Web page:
blestimd4pz

2022-04-03

Stuck on a log equation
I am having trouble figuring out how I can solve this log:
$6\mathrm{log}\left({x}^{2}+1\right)-x=0$
The steps i've thought to take so far are as follows:
step 1: subtract the right most x to the other side of the equation:
$6\mathrm{log}\left({x}^{2}+1\right)=x$
step 2: divide by 6:
$\mathrm{log}\left({x}^{2}+1\right)=\frac{x}{6}$
step 3: make both sides an exponent of 10 to get rid of the log:
${x}^{2}+1={10}^{\frac{x}{6}}$
step 4. ??????????????

Ruben Gibson

So
${x}^{2}+1={10}^{\frac{x}{6}}$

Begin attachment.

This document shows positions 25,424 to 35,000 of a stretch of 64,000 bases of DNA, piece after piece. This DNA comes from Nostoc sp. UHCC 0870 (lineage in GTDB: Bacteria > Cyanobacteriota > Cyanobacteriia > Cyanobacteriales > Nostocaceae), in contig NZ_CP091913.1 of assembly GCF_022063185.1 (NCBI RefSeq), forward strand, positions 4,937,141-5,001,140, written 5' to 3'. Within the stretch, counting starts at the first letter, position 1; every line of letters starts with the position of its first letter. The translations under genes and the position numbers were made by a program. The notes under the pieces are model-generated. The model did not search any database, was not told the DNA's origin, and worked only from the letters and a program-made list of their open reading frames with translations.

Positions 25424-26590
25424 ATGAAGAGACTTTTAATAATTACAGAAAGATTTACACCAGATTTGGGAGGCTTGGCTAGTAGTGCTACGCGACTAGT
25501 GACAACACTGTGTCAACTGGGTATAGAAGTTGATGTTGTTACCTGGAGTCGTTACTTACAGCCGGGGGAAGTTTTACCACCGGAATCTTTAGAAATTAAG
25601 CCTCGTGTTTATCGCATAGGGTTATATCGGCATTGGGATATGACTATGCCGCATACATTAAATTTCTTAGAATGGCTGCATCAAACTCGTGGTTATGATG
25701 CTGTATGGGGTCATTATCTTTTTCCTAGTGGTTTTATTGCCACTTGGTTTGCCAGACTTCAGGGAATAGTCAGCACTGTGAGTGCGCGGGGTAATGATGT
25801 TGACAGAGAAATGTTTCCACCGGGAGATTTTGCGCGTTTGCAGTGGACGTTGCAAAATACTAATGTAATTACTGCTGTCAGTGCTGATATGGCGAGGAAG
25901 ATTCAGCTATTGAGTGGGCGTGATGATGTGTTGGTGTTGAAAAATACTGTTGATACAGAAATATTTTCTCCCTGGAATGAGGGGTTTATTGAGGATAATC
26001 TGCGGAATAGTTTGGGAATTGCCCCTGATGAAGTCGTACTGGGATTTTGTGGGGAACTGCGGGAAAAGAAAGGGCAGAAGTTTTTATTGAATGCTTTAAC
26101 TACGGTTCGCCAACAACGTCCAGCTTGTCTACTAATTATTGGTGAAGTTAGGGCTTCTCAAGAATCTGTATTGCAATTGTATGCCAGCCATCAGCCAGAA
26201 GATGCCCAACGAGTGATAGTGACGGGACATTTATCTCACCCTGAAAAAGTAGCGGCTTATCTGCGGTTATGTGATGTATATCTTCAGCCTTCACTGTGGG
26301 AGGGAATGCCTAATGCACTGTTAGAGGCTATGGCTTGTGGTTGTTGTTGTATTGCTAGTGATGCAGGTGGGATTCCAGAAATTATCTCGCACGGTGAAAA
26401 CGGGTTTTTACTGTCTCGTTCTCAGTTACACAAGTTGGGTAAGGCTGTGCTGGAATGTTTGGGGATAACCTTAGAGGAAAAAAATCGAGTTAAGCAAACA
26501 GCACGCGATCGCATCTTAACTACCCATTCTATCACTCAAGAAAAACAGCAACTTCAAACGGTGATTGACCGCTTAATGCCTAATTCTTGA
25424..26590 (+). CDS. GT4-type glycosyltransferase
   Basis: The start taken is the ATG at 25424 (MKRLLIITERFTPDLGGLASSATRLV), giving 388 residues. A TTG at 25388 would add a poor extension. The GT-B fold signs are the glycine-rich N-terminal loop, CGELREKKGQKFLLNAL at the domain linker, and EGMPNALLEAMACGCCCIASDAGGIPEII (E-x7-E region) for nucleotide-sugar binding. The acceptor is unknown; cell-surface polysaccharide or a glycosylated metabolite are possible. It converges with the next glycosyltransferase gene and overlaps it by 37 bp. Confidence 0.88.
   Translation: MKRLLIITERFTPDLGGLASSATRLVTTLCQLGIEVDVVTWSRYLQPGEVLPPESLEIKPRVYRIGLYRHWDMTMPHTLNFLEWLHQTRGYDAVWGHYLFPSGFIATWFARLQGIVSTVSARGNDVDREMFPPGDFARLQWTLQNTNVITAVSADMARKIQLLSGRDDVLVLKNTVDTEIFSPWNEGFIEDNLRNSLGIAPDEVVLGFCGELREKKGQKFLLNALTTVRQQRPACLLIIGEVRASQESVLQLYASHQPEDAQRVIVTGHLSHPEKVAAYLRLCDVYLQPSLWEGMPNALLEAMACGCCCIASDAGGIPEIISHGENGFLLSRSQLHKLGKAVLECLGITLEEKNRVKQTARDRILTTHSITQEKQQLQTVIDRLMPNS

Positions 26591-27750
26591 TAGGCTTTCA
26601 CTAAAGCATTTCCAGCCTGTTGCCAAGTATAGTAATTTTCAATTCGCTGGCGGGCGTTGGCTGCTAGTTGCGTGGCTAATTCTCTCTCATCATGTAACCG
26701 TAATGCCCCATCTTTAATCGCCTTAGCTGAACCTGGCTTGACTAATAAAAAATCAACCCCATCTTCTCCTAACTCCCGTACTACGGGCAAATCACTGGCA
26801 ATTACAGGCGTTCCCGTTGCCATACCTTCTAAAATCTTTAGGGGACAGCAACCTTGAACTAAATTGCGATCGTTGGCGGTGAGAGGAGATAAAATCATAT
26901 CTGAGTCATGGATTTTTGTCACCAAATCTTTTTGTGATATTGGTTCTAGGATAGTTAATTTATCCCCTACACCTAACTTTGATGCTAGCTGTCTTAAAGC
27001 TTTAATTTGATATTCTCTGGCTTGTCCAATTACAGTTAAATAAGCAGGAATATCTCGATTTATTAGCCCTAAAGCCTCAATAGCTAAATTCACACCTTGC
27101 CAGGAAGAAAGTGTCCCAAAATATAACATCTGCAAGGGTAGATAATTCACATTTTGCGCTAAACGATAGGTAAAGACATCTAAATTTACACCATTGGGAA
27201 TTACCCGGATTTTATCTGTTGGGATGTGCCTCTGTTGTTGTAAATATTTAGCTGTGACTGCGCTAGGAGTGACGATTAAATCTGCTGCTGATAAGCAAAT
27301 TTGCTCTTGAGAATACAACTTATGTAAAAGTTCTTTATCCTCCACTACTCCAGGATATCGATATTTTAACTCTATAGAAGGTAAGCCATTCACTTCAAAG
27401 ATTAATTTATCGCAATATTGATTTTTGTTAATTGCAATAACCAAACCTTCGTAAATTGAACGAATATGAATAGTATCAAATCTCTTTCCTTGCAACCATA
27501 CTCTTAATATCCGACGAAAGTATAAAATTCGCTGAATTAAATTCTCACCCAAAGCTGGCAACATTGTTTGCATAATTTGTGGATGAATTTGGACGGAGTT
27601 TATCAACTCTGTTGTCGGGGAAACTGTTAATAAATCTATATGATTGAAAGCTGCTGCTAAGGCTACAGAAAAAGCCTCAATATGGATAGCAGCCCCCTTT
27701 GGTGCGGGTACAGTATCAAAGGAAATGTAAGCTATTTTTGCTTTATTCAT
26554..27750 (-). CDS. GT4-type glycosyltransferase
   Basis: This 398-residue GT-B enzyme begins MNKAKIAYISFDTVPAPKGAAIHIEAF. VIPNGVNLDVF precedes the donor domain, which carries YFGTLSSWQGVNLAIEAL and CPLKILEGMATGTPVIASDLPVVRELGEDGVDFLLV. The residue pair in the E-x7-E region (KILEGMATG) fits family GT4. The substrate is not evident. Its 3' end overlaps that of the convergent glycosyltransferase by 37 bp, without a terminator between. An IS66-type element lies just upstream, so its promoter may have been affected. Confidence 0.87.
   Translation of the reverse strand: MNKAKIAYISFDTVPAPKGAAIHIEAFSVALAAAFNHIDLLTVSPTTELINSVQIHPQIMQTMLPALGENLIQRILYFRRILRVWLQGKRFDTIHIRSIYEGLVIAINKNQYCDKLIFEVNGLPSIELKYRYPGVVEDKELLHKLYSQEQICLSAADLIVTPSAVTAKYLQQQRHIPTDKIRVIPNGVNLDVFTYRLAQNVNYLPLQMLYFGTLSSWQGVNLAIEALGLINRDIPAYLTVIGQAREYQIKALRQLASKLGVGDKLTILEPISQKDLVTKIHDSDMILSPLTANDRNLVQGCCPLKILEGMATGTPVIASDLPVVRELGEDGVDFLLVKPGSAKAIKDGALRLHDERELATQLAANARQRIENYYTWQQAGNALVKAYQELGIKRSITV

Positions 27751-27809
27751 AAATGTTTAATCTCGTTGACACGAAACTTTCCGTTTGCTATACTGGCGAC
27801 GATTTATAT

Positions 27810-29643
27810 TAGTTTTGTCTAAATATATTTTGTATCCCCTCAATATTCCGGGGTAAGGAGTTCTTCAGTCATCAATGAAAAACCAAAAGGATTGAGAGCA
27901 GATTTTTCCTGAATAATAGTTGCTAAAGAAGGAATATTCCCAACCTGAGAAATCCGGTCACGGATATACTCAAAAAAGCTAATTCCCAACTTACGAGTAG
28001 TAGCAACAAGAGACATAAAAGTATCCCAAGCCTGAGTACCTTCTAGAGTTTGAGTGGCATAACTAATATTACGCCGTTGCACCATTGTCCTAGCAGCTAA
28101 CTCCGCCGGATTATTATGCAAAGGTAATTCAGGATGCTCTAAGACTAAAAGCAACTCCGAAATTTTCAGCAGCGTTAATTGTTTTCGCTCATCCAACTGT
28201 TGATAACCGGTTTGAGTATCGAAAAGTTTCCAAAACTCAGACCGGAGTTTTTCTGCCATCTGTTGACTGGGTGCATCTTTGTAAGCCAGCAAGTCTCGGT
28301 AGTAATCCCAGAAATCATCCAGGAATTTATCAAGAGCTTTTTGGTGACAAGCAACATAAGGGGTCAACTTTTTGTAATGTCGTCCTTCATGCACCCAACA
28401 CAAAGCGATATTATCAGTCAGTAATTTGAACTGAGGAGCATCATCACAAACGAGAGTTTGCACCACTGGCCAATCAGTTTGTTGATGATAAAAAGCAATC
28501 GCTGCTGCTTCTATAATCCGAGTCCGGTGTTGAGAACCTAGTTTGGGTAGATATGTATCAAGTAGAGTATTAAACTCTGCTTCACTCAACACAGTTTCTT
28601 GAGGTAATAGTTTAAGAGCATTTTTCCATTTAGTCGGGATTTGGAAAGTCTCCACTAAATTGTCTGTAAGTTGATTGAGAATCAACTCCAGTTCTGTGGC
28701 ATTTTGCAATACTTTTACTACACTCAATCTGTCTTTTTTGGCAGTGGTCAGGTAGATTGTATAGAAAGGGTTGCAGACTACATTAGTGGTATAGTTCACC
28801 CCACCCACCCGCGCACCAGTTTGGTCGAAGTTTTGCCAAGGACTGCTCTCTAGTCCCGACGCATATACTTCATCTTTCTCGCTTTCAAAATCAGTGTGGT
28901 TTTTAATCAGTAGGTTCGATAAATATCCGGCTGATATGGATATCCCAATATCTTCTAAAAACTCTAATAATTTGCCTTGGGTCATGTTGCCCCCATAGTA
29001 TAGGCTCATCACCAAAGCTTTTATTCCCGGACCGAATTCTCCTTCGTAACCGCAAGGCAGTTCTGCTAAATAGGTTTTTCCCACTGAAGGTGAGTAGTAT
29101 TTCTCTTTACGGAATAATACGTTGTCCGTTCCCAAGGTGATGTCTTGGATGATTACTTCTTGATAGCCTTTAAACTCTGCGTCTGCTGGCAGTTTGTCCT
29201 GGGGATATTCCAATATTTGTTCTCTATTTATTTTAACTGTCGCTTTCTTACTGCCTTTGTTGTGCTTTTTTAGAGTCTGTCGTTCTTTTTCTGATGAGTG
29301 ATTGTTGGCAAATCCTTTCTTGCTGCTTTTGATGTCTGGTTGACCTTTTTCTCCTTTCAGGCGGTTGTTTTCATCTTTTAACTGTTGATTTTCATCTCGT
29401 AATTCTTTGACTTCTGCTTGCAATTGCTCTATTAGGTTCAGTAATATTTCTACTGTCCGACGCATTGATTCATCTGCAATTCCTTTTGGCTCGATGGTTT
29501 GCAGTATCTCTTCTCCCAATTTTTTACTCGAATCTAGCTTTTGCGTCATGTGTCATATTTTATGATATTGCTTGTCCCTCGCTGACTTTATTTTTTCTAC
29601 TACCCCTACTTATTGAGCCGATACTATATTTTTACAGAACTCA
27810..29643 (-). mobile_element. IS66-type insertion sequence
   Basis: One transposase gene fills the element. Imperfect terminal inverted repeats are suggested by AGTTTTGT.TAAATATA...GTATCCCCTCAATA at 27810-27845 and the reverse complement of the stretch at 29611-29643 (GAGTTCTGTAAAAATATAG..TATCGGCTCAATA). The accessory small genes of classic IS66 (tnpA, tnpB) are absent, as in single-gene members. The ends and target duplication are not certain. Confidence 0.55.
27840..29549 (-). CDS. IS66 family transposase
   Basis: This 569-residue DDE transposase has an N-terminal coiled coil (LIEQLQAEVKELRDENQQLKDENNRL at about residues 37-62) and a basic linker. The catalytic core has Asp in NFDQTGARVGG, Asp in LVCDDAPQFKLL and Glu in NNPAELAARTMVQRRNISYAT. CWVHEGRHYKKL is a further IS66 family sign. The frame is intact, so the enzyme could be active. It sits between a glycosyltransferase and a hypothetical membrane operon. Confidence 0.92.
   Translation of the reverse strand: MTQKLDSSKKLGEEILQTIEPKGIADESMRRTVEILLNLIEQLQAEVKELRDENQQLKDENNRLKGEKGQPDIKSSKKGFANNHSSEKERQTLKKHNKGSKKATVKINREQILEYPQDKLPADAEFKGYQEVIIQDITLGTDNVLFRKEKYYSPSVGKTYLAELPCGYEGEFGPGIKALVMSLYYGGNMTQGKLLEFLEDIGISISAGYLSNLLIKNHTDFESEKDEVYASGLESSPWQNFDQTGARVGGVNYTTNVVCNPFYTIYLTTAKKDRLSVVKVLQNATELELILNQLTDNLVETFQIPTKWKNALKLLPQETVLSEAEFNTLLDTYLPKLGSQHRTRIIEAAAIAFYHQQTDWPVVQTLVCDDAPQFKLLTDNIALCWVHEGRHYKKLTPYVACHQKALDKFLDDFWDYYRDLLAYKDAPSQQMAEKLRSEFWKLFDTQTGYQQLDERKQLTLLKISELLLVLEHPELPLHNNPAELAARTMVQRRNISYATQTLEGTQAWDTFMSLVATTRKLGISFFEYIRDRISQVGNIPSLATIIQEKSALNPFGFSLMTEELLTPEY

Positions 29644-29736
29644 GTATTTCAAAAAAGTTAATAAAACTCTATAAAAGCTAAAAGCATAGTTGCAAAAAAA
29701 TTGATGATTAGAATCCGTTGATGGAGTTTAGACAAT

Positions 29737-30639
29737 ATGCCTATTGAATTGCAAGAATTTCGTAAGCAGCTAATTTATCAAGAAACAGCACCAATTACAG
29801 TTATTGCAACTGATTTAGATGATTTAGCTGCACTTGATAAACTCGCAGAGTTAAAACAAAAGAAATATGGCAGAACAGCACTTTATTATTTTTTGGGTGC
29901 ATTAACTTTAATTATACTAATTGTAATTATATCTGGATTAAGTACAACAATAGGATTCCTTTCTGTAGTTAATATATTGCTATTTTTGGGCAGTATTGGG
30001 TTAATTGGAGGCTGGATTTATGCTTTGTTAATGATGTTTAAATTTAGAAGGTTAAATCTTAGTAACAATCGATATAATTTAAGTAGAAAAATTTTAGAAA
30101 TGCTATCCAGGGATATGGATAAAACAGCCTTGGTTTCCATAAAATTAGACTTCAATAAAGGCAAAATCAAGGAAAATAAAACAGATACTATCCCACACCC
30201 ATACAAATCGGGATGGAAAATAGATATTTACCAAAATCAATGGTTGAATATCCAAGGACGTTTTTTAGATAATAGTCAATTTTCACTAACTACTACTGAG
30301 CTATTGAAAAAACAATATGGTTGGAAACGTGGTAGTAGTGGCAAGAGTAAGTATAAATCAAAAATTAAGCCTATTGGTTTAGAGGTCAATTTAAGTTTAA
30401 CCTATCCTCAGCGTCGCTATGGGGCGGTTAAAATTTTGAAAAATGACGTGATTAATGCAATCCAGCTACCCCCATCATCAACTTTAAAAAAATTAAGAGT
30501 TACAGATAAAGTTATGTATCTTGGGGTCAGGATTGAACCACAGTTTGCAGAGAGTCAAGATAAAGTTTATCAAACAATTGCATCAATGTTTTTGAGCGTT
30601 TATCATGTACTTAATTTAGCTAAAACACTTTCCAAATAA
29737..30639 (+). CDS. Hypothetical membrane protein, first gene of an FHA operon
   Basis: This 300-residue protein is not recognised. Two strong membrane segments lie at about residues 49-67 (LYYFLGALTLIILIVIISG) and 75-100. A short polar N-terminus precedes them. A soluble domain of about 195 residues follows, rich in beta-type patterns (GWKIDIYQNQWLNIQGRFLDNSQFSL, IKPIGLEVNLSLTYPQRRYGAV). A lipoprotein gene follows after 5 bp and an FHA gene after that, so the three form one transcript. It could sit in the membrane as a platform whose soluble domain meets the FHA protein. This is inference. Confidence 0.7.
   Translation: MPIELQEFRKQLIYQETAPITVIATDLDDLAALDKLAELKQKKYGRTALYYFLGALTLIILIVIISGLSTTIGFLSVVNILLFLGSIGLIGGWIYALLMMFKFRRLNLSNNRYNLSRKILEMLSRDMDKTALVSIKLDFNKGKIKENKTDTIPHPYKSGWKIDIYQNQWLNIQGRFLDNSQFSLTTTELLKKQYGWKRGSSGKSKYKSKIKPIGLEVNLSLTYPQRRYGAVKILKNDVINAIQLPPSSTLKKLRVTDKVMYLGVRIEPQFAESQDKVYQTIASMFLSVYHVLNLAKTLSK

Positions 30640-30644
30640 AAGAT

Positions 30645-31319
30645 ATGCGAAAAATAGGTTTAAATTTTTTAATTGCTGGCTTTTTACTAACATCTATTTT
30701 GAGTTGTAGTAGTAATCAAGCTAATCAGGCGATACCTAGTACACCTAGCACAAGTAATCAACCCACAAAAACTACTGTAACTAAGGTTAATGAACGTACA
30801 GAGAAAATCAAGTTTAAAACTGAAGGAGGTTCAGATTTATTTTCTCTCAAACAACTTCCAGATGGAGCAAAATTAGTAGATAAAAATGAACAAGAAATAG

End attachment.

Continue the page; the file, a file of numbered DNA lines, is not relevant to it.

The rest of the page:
or
${x}^{2}-{10}^{\frac{x}{6}}+1=0$
So one can use Newton's Method (i.e. choose the initial point to be $x=0$).

Cody Hart

To find the biggest root, you can also iterate the equation as follows:
${x}_{n+1}=6\mathrm{log}\left({x}_{n}^{2}+1\right)$
Start for instance with ${x}_{0}=1$.
To find the other root besides the trivial $0$, you can iterate the following equation using the same seed as before:
${x}_{n+1}=\sqrt{{10}^{\frac{{x}_{n}}{6}}-1}$
Finally, you could show by an analysis of the function $6\mathrm{log}\left({x}^{2}+1\right)-x$ that these are the only three possible solutions.

Do you have a similar question?